I also shifted the day a tad later, adding some warm sunset colors and lighting effects.

The staff on cover 4 belongs to the original main character from L.S. Gagnon’s first series: Thea from the Witch Series. It was on the very first cover I drew for the author waaaay back in…2013ish? I was fairly new to digital painting at the time, and her hiring me was really my first serious commissioned work (between that and how many times she’s commissioned me since, I refer to her as The Patron Saint of My Art). The staff itself is based off of one the author actually owns.
This cover has the most obvious time of day/lighting shift (other than the last one…which is at night). One of the things I am really drawn to in other’s work is their ability to capture light and make the viewer “feel” something. I try to study it, learn how they do it from their tutorials, but it’s still somewhat elusive to me. That said, I like the way this turned out, but it’s definitely an area I need to work on more. It has the ability to make or break an illustration, to make an image “pop”, and to really draw the viewer’s eye.

The final cover we decided to have at night. This one required a bunch of repainting, but not nearly as much as it could have, thanks to some of the other strategies I employed from the beginning (like the way I managed the layers and made use of File Objects). One of the challenges with these nighttime covers is that they can print way too dark, and it’s always a struggle to get them to print correctly. I’m still learning how combat that, but one of the strategies I tried here was to maintain some good contrast and to minimize how much actual black there is. Some of the colors and tones look dark because of the colors and tones next to them. The fireflies were an after thought, but the author approved. One of the thoughts I had had early on when we were discussing how to have these 5 unified covers without over cluttering them (the original idea was to have the sword on book 1 and add a new “prop” every cover, totaling 5. Despite my efforts, I couldn’t get 5 items in there without it being too cluttered) was to introduce some “magical” elements, since the books are about witches and warlocks and spell casting. The author didn’t have a strong idea for a particular spell that was visual, but the fireflies kind of fill that purpose for me (I wanted to try painting some glowing magical stuff, haha).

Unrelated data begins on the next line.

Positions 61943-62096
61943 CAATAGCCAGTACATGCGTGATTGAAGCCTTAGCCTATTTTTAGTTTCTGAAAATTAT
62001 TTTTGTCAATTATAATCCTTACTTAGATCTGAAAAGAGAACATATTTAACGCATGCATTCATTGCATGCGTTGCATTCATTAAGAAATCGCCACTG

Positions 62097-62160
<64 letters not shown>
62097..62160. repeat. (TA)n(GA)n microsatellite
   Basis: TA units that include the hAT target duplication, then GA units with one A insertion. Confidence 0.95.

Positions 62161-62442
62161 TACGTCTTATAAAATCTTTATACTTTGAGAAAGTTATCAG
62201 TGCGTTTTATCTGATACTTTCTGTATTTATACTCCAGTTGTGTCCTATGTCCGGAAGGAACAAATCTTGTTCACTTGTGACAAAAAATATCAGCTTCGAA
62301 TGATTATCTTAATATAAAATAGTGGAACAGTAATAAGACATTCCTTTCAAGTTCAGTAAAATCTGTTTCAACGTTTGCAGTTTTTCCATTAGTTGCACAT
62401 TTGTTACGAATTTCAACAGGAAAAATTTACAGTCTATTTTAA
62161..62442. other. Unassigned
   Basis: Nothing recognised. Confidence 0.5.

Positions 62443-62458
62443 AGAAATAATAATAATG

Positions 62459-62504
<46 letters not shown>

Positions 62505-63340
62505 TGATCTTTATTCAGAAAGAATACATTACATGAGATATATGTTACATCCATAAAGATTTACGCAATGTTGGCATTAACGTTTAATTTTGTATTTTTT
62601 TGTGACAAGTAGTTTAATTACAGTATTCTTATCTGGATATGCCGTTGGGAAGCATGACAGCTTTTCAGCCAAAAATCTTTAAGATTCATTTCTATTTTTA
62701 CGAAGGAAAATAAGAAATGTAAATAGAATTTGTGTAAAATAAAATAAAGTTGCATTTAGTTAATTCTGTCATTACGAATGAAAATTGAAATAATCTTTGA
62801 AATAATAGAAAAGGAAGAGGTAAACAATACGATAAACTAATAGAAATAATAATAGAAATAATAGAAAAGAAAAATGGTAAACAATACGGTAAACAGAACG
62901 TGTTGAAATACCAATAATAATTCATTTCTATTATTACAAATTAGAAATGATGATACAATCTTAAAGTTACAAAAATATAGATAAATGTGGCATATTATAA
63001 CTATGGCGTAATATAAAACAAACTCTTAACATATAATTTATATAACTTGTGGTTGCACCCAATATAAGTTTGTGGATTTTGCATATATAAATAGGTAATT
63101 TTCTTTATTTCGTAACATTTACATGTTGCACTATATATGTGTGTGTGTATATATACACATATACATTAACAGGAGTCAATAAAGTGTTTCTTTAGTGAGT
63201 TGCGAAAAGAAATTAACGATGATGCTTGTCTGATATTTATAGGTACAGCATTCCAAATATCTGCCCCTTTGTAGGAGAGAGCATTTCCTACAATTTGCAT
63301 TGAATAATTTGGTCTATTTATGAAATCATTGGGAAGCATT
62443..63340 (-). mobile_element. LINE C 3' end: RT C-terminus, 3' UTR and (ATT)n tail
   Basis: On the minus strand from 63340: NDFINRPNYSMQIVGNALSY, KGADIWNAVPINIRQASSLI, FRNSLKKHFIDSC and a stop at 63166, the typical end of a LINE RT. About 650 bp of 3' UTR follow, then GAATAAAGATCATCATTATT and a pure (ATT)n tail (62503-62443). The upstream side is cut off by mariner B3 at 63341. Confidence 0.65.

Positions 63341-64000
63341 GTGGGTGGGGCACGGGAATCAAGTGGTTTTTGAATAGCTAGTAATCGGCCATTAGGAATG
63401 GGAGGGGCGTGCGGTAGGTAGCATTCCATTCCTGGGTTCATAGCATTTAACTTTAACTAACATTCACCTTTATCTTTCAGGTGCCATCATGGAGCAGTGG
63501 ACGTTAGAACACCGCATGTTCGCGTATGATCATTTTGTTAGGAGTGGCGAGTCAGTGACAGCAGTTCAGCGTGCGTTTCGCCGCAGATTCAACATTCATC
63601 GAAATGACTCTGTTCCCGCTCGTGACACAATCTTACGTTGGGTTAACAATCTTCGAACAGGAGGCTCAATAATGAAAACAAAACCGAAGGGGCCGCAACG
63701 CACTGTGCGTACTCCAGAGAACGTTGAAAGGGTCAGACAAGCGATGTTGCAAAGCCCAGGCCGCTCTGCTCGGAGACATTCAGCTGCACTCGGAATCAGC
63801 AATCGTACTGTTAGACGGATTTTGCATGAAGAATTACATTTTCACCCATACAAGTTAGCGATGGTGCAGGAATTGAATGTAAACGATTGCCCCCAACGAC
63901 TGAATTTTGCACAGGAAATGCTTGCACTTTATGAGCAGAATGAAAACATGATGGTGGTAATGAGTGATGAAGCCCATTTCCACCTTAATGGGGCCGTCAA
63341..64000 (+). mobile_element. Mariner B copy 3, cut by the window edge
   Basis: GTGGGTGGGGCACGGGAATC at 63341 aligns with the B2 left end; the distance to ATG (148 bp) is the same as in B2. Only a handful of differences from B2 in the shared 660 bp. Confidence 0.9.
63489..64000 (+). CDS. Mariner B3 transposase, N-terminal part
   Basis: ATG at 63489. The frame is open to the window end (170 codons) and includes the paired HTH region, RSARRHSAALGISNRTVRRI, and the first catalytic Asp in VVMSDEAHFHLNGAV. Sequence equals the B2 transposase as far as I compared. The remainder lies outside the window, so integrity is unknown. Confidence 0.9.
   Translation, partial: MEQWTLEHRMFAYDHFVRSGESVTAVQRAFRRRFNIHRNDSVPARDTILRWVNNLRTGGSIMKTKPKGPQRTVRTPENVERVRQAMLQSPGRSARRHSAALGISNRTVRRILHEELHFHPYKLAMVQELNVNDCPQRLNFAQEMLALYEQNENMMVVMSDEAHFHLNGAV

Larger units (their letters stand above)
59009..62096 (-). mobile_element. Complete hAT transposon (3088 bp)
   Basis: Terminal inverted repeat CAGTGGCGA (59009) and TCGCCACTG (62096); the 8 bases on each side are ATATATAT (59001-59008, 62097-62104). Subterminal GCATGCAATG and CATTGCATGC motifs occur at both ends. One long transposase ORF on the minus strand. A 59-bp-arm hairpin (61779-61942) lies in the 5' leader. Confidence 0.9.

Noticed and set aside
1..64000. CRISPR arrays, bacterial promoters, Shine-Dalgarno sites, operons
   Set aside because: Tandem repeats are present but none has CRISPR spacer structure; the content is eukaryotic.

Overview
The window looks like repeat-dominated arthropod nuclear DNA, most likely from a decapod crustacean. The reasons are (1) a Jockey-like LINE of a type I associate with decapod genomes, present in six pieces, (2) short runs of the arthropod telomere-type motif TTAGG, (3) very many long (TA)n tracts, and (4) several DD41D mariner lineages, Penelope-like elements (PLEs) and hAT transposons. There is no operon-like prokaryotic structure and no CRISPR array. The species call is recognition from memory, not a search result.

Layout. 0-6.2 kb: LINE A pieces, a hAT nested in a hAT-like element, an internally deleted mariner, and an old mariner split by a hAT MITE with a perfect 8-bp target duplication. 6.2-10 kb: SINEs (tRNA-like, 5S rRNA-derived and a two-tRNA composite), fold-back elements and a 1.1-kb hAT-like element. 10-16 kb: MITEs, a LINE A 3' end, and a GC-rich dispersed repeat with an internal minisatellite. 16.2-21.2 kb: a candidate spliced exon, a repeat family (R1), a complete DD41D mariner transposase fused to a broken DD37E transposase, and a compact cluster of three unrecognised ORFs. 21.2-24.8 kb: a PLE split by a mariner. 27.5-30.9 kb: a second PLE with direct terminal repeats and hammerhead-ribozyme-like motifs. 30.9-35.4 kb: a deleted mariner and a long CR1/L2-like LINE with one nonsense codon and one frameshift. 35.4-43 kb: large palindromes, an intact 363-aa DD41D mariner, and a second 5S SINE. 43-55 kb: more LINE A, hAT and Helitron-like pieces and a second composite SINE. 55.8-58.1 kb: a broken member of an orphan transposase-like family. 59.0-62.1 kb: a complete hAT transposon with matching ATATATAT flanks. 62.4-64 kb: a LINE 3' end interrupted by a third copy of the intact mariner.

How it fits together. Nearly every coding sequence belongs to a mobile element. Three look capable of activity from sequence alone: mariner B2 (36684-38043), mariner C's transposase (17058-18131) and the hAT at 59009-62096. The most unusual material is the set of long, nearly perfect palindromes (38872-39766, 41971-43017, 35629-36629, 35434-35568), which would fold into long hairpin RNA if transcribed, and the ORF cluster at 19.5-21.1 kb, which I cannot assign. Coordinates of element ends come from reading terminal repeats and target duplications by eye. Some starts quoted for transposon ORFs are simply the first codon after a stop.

Can’t forget about the close ups:

And, since I referenced it, here’s the very first cover I ever did for L.S. Gagnon, which is actually the third book in that series (well, the “second addition” of it, after expanding it to include the back cover):

The 3rd cover expansion for L.S. Gagnon’s Witch Series books

And while we’re at it, here’s the fifth cover of The Witch Series with the original “Welcome to Salem” sign that the author liked so much and was the jumping off point for the new series of covers:

It’s kind of fun to look back at the earlier covers so many years later. I’m always super critical of my work, but I can appreciate what I was able to accomplish in them, and it’s good to see my skills have progressed. The one metric of that that only I could know is remembering how long each of those earlier covers took compared to the more recent ones. I work much quicker and more competently, which is what one would hope for after working at a craft for so long.

Now that the commissions are done, I’ve been turning my attention to some sewing projects that my Brain won’t shut up about, to developing a rendering style I want to use in some graphic novel work I have planned (you can follow that progress on Face Book, Instagram, or Deviant Art), and trying to get my Brain in order to wrap up Inklings (which I put on hold for the commissions and the end of the year craziness-Inktober, xmas card, envelopes, etc). I still haven’t written down my goals for the year, something I’ve made a habit of recently, but I have plenty. Time to get cracking on some of them.